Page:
[29] This is from a defense of the Cursillo from 1965 quoted in Bord and Faulkner, The Catholic Charismatics:  The Anatomy of a Modem Religious Movement, 66.

[30] The phrase “gifting for envisioning Christian Community” comes from my interview with a student who attended one of the early Cursillo weekends Clark helped organize. From Gerry Rauch, “Interview,” June 19, 2019.


[31] The gatherings of these Christians formed the blueprint upon which much of the future life of the Word of God would be modeled. The basic format of the prayer meeting is one example of this.


[32] This model translated over to the Word of God men’s and women’s groups where there continued to be a strong focus on looking at one’s life own life in light of commitments one has made and looking for successes to share as well as failures to reflect upon. Ralph Martin, one of the Word of God founders and an important leader in the Charismatic Renewal, talks about this as forming a pattern that would stay with him for the rest of his life. See Ralph Martin, TheFulfillment of All Desire: A Guidebook for the Journey to God Based on the Wisdom of the Saints (Steubenville, Ohio: Emmaus Road Pub., 2006), 333.


[33] Rauch, “Interview.”


[34] These initial thoughts formed as foundational blueprint for his later publications on community as well in the governing structures the Word of God and later international community called the sword of the Spirit, which would be the international community rooted in the life forged among the people in Ann Arbor. These later developments will be expanded on in greater depth in later chapters.


[35] Rauch, “Interview.”


[36] Ibid.


[37] Anne Johnson, “Bearing Witness: Anne Johnson,” in Catholic Pentecostals, ed. Kevin Ranaghan and Dorothy Ranaghan (New York, NY: Paulist Press, 1969), 72.


[38] Manney, “Before Duquesne: Sources of the Renewal,” 13.


[39] Martin would later come to be a significant leader in the Catholic Charismatic Renewal. Ibid., 16.


[40] Rauch, “Interview.” Another significant contributor was a faculty member named Fr. Charles Harris, C.S.C who helped to edit the materials. Manney, “Before Duquesne: Sources of the Renewal,” 14. Harris would bring this with him to the University of Portland. Richard Thomas Hughes and William B. Adrian, Models for Christian Higher Education: Strategies for Survival and Success in the Twenty-First Century (Grand Rapids, MI: Wm. B. Eerdmans Publishing, 1997), 52.


[41] Manney, “Before Duquesne: Sources of the Renewal,” 14.


[42] Ibid., 16.


[43] Ibid., 17.


[44] “Our Story,” Mount Saviour Monastery Poverty Hill, accessed August 6, 2019,

[45] Linda Kulzer and Roberta C. Bondi, Benedict in the World: Portraits of Monastic Oblates (Collegeville, MN: Liturgical Press, 2002), 71.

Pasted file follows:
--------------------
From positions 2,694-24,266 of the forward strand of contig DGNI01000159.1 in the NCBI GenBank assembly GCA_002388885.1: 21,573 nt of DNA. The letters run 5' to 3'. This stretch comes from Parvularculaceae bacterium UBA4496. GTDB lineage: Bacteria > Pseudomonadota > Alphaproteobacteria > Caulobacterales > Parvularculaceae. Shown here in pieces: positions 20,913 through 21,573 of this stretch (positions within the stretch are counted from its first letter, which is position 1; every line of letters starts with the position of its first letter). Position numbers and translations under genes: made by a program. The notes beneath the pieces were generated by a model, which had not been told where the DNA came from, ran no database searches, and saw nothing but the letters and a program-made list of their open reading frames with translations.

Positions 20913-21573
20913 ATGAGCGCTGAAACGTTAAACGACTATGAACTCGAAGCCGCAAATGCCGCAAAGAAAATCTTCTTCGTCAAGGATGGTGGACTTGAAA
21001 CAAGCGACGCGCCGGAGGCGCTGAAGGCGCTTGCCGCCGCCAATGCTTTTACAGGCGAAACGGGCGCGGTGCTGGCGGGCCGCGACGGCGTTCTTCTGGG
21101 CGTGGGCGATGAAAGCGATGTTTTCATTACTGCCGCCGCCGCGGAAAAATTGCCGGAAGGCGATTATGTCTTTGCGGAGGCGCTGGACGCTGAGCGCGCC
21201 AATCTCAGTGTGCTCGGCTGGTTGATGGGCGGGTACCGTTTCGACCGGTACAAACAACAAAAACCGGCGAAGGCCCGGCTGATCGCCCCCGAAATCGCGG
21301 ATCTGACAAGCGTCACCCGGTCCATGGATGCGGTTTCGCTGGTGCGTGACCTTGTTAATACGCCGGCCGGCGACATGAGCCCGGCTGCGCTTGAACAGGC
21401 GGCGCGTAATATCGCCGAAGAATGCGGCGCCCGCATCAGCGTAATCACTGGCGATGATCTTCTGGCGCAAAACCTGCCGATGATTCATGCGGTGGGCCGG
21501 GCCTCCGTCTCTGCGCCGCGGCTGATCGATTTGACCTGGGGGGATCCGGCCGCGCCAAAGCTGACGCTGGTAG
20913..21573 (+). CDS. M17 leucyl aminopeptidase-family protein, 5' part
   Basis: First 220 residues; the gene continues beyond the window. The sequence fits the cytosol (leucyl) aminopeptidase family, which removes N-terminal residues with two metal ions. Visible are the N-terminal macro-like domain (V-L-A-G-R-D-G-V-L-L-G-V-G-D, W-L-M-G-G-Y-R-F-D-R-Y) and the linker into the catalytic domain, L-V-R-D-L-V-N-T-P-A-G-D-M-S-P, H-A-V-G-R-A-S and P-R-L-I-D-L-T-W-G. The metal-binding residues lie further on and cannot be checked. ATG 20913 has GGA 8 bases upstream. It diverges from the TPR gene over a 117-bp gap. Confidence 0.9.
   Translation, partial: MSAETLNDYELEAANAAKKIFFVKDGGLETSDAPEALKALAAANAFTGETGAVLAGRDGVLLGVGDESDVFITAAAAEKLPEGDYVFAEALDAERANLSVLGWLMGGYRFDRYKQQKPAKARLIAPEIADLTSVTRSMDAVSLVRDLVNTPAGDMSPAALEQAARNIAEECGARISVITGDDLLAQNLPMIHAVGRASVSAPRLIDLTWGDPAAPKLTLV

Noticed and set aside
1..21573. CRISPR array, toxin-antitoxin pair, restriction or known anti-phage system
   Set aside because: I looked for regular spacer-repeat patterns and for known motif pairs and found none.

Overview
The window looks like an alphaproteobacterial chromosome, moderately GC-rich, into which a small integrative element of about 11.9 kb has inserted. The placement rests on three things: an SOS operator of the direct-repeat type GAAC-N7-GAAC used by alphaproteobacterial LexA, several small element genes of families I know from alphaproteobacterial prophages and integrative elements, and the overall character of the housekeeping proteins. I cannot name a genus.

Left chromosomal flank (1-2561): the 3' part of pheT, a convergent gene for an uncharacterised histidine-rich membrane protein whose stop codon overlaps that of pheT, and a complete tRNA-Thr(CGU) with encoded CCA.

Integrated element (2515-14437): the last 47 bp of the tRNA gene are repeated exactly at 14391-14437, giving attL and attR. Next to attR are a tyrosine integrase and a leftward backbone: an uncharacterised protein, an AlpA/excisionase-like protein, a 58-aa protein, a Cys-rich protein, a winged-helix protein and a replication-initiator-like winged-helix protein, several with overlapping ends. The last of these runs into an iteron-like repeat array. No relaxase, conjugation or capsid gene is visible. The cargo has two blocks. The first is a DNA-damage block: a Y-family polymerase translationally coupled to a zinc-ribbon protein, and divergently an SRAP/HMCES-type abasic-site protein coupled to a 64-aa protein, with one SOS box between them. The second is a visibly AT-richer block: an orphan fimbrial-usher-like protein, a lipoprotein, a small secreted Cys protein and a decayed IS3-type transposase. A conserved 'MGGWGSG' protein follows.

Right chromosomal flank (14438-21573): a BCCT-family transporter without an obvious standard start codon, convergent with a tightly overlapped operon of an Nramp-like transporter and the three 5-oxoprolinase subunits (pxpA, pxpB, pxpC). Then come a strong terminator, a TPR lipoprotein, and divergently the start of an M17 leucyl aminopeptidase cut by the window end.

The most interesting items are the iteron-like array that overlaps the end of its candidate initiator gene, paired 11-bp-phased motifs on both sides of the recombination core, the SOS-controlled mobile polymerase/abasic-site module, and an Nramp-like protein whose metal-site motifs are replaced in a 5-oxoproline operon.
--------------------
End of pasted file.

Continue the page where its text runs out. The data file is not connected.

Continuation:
[46] Ralph Martin, “Interview,” April 26, 2018.


[47] Nabhan-Warren, The Cursillo Movement in America: Catholics, Protestants, and Fourth-Day Spirituality, 69.


[48]Bishop Green had been serving as an auxiliary bishop for the diocese of Lansing, assisting Bishop Joseph Henry Albers during a period of failing health. “History of Lansing’s Bishops,” Diocese of Lansing, accessed August 7, 2019,

[49] For research into Bishop Green’s vision of a diocese-affiliated and non-Hispanic Cursillo, see Nabhan-Warren, The Cursillo Movement in America: Catholics, Protestants, and Fourth-Day Spirituality, 69–72.


[50] Martin and Clark relied on the Cursillo office as their primary income in their years in Lansing and their early years in Ann Arbor. By the time they left working for the Cursillo the movement had been incorporated into the life of over 115 dioceses in the United States. Ibid., 68.

[51] While in Lansing, Ralph Martin met a young woman named Anne as a part of the campus ministry he was doing at Michigan State University. The two of them eventually were married. Anne has remained a part of Ralph’s ministry in the five decades that have followed. Together they have had six children and continue to work together in ministry.


[52] Rauch, “Interview.”


[53] Ibid.


[54] These four spiritual laws had evolved from a talk originally given by Campus Crusade for Christ’s founder, Bill Bright throughout the 1950s. The talk was entitled “God’s Plan.” It was a powerful talk that was given at the end of evangelistic meetings. After introducing the talk, Bright stated that the ministry had grown 100-fold. Originally, staff members were supposed to memorize the whole thing, but found it challenging because of the length of it. By 1959 Bright had condensed the talk into a small booklet that highlighted four basic points. I. God loved you and has a wonderful plan for your life. II. Man is sinful and separated from God, thus he cannot know and explain God’s plan for his life. III. Jesus is God’s provision for man’s sin through whom man can know God’s love and plan for his life IV. We must receive Jesus Christ as Savior and Lord by personal invitation. See John G. Turner, Bill Bright and Campus Crusade for Christ: The Renewal of Evangelicalism in Postwar America (Univ of North Carolina Press, 2009), 100.